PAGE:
If you have to fly during this COVID-19 pandemic, chances are you're worried about catching the virus. One passenger aboard a recent American Airlines flight from Boston to Cleveland wasn't taking any chances.

American employees knew something was going to be different on this flight when they were told that there were 66 seats sold, with a total passenger list of 51 people. So, what happened to the other 15 people who bought tickets?

It turns out that one passenger "bought up" the first four rows in business class for himself this past weekend, in an effort to guarantee social distance from other passengers, according to an airline employee. The single flyer sat in the first row of business class giving him the extra legroom and the barrier that separated himself from first-class, plus the additional three empty rows of seats, eight per row with four on each side of the isle, which created his own customized "safe" space.

How much did that cost, you ask? Well, the purchase of 16 seats, four on each side of the isle, cost $400 each for a total of $6,400.

Was it Worth It?

I guess, if you have the money to waste, what's the harm, right? And if it made the passenger feel safe and happy, who are we to criticize? According to a flight attendant on board, it was hard to tell whether or not the passenger was happy because you can't see a person's facial expressions through a mask. The flight attendant did say the flight was a smooth one and the passenger was cordial during the rather uneventful 2-hour jaunt to The Rock and Roll Capital of the World.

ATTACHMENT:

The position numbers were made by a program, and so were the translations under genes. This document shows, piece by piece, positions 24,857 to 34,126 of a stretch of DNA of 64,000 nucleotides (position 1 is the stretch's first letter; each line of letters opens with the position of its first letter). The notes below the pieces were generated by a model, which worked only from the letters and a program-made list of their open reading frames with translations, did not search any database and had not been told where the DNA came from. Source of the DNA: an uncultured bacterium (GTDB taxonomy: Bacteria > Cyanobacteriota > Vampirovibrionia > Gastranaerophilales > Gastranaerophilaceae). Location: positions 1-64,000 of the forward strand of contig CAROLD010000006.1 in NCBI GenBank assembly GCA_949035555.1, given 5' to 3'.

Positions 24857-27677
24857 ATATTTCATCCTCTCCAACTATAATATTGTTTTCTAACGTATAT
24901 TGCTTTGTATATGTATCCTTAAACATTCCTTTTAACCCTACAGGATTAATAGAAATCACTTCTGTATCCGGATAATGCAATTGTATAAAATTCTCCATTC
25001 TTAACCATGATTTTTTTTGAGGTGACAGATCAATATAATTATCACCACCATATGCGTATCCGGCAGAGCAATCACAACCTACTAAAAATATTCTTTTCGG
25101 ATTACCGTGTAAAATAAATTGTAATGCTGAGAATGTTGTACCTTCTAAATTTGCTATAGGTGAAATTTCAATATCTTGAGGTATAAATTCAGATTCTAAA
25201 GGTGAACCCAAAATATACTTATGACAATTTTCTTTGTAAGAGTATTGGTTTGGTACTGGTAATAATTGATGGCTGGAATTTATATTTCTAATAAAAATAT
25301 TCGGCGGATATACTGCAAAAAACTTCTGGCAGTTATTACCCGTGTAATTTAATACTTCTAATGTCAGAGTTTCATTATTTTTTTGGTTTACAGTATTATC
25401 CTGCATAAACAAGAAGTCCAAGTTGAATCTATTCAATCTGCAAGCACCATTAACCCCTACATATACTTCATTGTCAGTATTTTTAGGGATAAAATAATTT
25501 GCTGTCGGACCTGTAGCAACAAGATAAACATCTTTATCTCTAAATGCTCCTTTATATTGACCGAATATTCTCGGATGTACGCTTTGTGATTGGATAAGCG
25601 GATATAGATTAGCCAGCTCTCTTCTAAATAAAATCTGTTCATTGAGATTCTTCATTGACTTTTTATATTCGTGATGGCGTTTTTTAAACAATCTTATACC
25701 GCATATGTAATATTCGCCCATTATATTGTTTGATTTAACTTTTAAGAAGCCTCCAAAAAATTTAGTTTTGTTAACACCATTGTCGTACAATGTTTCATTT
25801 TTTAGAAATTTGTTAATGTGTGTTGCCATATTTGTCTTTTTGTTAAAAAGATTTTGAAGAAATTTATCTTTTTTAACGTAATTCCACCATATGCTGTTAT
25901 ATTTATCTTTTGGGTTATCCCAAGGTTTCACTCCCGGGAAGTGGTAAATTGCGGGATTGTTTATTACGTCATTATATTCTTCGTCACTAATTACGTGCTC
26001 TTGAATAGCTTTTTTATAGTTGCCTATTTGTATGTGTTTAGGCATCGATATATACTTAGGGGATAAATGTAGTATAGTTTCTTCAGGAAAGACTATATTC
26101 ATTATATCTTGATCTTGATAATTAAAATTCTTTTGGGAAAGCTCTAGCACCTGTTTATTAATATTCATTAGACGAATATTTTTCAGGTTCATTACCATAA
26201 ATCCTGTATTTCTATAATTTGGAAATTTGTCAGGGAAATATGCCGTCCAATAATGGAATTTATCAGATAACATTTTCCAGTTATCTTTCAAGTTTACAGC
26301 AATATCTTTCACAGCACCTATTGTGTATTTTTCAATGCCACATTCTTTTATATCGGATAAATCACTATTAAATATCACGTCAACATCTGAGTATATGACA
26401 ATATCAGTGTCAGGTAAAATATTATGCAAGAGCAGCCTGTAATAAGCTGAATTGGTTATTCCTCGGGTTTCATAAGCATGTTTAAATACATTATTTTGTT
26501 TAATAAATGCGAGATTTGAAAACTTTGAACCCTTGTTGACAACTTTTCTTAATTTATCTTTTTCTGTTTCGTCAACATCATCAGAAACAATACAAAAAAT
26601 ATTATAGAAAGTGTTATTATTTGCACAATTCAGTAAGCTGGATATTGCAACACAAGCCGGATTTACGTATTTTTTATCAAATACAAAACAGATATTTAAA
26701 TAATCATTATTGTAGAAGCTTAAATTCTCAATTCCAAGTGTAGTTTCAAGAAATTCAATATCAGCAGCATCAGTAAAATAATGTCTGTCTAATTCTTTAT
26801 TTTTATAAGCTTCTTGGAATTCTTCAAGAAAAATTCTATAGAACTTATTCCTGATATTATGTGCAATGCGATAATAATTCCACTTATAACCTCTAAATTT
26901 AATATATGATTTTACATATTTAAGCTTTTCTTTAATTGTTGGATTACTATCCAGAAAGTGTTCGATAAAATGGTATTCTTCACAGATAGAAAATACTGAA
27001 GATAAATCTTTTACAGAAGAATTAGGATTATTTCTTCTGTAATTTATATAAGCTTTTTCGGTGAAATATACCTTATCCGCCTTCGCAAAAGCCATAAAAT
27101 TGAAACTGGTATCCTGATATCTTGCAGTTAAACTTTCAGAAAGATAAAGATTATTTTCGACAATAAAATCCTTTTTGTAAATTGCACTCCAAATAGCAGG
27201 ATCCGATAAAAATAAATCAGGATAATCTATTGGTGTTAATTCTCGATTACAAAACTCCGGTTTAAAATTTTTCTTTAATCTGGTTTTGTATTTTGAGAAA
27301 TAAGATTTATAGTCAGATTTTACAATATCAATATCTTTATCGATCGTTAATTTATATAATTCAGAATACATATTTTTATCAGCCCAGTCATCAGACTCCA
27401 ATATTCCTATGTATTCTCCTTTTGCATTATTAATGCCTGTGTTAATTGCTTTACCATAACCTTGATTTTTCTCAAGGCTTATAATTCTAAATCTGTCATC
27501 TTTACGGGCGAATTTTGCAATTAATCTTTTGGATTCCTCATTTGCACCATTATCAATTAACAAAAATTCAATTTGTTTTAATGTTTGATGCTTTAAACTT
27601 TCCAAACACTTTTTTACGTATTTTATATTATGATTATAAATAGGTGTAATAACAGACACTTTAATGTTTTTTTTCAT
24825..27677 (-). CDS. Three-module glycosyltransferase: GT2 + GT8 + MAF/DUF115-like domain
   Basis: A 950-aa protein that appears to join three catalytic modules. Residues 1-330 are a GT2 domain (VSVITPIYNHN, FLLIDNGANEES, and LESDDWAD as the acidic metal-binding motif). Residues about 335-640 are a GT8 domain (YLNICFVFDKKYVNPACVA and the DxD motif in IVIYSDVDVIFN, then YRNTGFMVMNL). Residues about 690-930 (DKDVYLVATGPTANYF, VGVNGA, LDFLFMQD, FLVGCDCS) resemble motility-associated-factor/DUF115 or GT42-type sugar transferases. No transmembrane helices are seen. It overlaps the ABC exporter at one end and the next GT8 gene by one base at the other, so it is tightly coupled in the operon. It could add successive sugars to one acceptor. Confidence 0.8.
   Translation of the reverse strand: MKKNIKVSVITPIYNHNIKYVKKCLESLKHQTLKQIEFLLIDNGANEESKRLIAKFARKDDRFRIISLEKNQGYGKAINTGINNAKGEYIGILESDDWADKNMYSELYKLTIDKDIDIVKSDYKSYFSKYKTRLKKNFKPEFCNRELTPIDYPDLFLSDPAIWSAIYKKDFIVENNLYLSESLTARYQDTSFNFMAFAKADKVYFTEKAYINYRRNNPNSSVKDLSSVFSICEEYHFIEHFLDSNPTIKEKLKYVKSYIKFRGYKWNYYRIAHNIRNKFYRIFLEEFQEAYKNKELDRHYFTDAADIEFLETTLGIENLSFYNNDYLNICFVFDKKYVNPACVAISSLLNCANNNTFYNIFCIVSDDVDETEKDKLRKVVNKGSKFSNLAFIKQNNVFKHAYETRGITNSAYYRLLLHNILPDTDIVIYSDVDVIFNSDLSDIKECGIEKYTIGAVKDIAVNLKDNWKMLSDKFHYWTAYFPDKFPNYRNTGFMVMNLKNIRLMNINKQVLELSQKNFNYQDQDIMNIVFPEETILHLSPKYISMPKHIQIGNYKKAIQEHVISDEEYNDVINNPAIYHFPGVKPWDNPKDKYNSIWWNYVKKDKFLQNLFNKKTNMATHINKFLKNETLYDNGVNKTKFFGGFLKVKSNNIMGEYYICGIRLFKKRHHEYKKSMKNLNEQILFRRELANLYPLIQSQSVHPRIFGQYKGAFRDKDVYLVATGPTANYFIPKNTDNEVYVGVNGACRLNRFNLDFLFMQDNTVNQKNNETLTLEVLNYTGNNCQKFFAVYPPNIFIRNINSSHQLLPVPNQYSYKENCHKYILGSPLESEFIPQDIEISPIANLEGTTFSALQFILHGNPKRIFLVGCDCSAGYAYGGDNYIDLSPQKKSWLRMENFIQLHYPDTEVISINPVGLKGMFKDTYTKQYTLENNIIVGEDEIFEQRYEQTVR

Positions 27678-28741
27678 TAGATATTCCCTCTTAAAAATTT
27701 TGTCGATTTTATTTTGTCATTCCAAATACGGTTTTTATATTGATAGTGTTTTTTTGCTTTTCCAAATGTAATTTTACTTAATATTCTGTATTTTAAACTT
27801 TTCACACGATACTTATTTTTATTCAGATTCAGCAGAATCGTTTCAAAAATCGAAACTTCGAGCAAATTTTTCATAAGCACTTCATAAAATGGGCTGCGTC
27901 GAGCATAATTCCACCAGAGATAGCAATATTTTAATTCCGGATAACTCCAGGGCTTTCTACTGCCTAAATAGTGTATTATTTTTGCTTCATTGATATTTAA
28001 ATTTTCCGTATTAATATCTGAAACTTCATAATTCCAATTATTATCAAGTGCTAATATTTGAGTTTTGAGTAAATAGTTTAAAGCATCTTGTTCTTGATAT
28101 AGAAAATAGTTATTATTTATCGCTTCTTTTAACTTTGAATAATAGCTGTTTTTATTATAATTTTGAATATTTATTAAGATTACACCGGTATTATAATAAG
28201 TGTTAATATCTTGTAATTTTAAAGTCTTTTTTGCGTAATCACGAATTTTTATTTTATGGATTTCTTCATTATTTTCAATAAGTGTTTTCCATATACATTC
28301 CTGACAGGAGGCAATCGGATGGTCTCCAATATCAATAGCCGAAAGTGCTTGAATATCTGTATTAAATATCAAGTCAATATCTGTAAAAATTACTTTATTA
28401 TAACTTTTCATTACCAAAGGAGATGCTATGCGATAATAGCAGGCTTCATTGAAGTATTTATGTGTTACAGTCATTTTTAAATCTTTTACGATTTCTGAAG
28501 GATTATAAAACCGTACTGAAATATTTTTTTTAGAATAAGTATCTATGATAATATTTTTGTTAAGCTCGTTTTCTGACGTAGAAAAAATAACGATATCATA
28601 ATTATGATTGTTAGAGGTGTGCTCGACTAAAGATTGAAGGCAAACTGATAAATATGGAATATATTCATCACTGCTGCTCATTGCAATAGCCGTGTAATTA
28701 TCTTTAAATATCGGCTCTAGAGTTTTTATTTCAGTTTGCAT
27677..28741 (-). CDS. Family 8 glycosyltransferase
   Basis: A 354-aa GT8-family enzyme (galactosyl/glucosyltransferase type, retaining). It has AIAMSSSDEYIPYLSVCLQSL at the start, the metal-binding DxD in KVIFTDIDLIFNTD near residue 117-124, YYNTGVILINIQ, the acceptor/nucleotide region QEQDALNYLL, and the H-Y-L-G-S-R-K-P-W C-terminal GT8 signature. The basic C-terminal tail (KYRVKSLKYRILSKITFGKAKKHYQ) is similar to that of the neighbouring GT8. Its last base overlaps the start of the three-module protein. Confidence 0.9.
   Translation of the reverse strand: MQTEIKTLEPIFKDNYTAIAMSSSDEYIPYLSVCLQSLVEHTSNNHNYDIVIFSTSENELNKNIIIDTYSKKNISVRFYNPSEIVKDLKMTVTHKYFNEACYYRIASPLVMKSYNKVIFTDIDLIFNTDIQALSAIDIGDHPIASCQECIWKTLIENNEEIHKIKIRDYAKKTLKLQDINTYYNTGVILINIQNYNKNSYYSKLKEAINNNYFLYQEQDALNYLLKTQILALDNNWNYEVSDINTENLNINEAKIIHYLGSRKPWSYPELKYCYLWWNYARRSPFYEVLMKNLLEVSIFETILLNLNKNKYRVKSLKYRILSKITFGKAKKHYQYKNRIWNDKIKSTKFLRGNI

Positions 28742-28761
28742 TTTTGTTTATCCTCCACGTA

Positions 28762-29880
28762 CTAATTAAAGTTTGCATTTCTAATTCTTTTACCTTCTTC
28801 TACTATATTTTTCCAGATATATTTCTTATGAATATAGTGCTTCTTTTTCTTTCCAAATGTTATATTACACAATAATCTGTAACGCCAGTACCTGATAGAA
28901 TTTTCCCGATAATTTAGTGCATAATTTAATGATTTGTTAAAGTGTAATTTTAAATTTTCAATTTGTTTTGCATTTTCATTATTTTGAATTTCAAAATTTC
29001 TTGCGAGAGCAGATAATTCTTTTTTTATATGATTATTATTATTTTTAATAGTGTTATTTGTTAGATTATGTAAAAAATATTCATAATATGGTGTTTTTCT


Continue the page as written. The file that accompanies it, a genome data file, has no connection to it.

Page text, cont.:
Was there a Better Option?

A taxi (with a plexiglass barrier between the front and back seat) from Quincy Market in Boston, to Cleveland, would have taken about 10.5 hours for a cost of approximately $1,892.20, according to Taxi-Calculator.com.  A private room and bunk aboard an Amtrak train starts at just $400 and would take about 14 hours. Finally, a limousine fully stocked with ice cold Lager from the Great Lakes Brewing Company and a Banter Polish Boy sandwich would take about 11 hours and would cost somewhere in the range of $2,200 or more, depending on the service.

By the way, on average the total time needed to fly starting from a hotel in Boston and arriving at your front door in Cleveland - including travel to and from the airport, check-in with baggage and everything in between - is about 6-7 hours, providing you're able to avoid Cleveland's notorious construction delays.

See the Must-Drive Roads in Every State